Skip to content

Culture and community together at the Hunter Estuary Festival

It’s a great time of year to explore the wetlands in the Hunter River estuary and the annual Estuary Festival on Sunday 15 April is the perfect reason to visit this internationally recognised landmark.
This year’s event in the Hunter Wetlands National Park is celebrating local cultural and environmental treasures. The day will open with Welcome to Country, a smoking ceremony and performances by local Worimi Aboriginal dancers.
Keep the kids entertained all day with horse and cart rides, native animal shows, bush tucker tours, basket weaving and craft classes, kayak tours and more! Then relax and take in the serenity of the wetlands with some delicious treats and live music.
Hunter Local Land Services Estuary officer Peggy Svoboda said many locals don’t realise the value of this important ecological and cultural location.
“Thousands of people drive past the Ash Island bridge at Hexham every day and don’t realise just over the river there is another world teeming with life,” said Peggy Svoboda, Hunter Local Land Services Estuary officer.
“The rehabilitation of the wetlands is due mostly to the great team of volunteers, who are doing amazing work with agencies including Hunter Local Land Services to conserve sites with real historical significance,” said Peggy Svoboda, Hunter Local Land Services Estuary officer.
Ash Island has been transformed over the past 23 years into a biodiversity hotspot, providing habitat for countless species of birds, bats, frogs, fish, crabs and other animals of local and international significance. The wetland system contains the second largest area of mangroves in New South Wales and extensive areas of coastal saltmarsh. You could also take a mini bus tour around the island to see the regeneration first hand.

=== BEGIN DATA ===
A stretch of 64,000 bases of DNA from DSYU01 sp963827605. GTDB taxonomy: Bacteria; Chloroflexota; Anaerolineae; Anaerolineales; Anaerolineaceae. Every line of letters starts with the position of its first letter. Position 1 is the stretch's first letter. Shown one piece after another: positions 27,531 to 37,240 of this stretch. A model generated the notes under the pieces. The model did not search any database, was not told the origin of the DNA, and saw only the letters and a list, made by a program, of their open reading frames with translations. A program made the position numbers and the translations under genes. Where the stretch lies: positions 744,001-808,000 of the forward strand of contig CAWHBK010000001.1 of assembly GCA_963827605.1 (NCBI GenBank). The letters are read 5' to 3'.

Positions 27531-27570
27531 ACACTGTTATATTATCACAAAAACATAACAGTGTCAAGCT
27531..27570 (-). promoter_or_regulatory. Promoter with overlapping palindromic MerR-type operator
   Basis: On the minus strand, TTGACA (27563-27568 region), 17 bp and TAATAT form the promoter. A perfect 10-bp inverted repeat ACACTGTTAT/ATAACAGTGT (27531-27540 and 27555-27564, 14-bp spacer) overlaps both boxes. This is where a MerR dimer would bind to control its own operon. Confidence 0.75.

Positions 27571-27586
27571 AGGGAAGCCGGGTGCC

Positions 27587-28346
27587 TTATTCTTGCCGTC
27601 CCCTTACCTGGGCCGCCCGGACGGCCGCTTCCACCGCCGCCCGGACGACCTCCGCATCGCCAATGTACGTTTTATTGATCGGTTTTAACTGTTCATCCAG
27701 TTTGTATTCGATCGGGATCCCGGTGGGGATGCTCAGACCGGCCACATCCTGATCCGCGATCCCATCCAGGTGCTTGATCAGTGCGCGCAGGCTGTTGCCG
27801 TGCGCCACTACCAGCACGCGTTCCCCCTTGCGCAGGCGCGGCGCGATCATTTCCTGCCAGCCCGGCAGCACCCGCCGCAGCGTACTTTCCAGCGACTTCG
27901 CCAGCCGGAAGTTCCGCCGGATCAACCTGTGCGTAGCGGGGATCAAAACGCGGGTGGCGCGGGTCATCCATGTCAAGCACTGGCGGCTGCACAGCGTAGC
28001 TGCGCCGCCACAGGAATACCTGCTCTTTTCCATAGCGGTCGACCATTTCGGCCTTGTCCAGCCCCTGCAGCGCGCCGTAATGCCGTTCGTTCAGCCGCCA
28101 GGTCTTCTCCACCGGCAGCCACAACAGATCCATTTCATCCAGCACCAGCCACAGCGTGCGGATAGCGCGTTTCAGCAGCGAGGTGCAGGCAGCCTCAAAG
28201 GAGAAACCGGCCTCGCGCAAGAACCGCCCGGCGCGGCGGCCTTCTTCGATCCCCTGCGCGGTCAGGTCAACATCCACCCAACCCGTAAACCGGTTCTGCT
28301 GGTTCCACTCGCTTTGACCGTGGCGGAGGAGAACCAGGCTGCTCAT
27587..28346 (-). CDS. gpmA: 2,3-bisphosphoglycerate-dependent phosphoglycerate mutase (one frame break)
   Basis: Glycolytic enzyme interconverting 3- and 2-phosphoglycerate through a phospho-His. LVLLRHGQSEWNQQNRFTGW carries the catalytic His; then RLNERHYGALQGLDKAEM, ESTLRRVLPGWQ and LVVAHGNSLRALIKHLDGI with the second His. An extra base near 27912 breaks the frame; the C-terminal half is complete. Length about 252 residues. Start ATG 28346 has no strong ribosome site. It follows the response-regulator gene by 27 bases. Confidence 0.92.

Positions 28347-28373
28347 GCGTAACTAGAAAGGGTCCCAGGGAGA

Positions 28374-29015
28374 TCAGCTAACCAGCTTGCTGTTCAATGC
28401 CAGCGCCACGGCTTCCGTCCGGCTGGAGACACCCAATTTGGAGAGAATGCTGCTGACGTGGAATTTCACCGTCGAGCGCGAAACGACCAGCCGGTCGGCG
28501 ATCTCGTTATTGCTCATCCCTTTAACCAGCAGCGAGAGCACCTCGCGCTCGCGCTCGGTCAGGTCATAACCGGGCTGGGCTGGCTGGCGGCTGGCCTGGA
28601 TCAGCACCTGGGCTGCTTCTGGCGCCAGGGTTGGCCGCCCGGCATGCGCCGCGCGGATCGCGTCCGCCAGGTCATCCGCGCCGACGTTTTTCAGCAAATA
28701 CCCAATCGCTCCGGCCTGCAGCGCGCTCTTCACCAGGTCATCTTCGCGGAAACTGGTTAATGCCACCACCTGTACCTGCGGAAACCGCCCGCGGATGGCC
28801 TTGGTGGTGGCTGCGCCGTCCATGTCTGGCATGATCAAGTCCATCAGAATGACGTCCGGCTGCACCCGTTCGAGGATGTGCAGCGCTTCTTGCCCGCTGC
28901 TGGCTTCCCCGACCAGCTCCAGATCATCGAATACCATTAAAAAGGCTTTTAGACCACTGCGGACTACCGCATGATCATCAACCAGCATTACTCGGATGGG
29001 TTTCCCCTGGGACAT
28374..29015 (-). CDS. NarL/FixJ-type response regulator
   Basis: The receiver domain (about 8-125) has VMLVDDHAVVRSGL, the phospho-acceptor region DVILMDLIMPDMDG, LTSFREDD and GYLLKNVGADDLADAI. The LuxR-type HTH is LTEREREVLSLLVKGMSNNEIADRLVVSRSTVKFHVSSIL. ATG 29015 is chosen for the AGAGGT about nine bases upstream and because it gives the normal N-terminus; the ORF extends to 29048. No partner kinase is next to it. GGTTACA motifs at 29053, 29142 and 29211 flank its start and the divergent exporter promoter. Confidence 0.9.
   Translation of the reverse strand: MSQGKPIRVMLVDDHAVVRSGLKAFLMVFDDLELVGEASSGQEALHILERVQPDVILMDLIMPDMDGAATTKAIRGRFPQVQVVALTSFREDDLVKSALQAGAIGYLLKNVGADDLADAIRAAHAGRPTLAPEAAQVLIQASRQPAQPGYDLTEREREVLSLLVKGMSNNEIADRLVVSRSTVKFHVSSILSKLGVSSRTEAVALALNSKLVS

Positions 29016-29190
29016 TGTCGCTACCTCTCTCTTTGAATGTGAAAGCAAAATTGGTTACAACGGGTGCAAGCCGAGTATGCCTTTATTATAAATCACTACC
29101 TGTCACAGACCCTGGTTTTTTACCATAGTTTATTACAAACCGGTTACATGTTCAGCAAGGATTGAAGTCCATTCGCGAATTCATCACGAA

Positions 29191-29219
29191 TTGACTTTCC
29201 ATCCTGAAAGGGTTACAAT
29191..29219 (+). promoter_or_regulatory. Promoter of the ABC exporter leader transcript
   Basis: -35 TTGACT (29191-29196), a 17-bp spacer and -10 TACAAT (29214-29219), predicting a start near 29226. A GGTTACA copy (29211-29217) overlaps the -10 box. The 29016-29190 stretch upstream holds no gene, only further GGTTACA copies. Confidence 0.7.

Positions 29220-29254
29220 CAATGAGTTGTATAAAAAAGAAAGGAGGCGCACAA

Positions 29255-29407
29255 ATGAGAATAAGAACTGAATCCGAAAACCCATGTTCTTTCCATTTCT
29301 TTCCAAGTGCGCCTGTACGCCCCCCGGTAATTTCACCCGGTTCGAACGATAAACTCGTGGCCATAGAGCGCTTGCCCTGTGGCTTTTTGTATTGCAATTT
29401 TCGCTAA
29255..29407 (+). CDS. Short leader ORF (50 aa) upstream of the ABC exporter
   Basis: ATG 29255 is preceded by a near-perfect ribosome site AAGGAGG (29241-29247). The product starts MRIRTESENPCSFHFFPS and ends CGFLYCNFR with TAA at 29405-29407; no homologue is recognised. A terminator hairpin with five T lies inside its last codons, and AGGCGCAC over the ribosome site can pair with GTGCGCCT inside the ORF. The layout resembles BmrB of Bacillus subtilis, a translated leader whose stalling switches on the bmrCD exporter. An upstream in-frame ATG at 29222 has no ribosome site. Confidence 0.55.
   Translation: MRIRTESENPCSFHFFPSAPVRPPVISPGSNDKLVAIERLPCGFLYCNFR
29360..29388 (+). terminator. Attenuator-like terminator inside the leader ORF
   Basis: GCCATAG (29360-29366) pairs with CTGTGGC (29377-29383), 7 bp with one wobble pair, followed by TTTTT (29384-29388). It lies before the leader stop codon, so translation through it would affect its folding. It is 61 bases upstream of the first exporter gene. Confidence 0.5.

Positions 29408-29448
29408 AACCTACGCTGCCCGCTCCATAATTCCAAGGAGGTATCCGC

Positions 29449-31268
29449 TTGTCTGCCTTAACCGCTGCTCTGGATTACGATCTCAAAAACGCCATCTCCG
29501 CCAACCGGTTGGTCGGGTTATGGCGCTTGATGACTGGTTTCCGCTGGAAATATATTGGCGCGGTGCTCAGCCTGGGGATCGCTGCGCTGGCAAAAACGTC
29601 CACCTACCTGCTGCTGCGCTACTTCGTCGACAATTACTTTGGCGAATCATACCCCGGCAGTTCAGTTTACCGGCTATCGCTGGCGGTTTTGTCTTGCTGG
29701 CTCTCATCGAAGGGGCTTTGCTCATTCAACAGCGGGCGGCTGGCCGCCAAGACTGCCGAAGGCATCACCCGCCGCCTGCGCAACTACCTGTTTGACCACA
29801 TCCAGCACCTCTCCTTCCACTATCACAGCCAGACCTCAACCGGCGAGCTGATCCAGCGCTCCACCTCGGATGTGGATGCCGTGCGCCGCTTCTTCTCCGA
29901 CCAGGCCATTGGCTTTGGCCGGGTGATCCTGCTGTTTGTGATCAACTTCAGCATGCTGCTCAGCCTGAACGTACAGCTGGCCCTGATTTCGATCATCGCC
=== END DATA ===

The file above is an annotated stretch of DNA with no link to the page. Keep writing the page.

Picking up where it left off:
The wetland system within the National Park contains the second largest area of mangroves in New South Wales and extensive areas of coastal saltmarsh. NSW National Parks and Wildlife Service will be conducting mangrove boardwalk tours and members of the Hunter Bird Observers Club will also be sharing their knowledge on local shorebirds and how to get involved in bird observing.
Visitors will also be able to learn about the history of the families who lived on the island.
“The restored 1890s Schoolmaster’s House contains a collection of historic photos, artworks, and a library of books and resources about the island and its former inhabitants,” said Ms Svoboda.
“Visitors to the festival are more than welcome to spend some time there learning about the area’s fascinating history.” Food and drinks will be available to purchase and families are also welcome to bring a picnic. The festival will take place on Sunday, 15 April from 10am to 3pm in the Hunter Wetlands National Park. Access to Ash Island is via Ash Island Bridge, opposite McDonalds on the Pacific Highway, Hexham. Parking is available on the island, with a shuttle bus transporting visitors from carparks to the festival which is based at the Schoolmasters House. For further details visit the Hunter Local Land Services website at www.hunter.lls.nsw.gov.au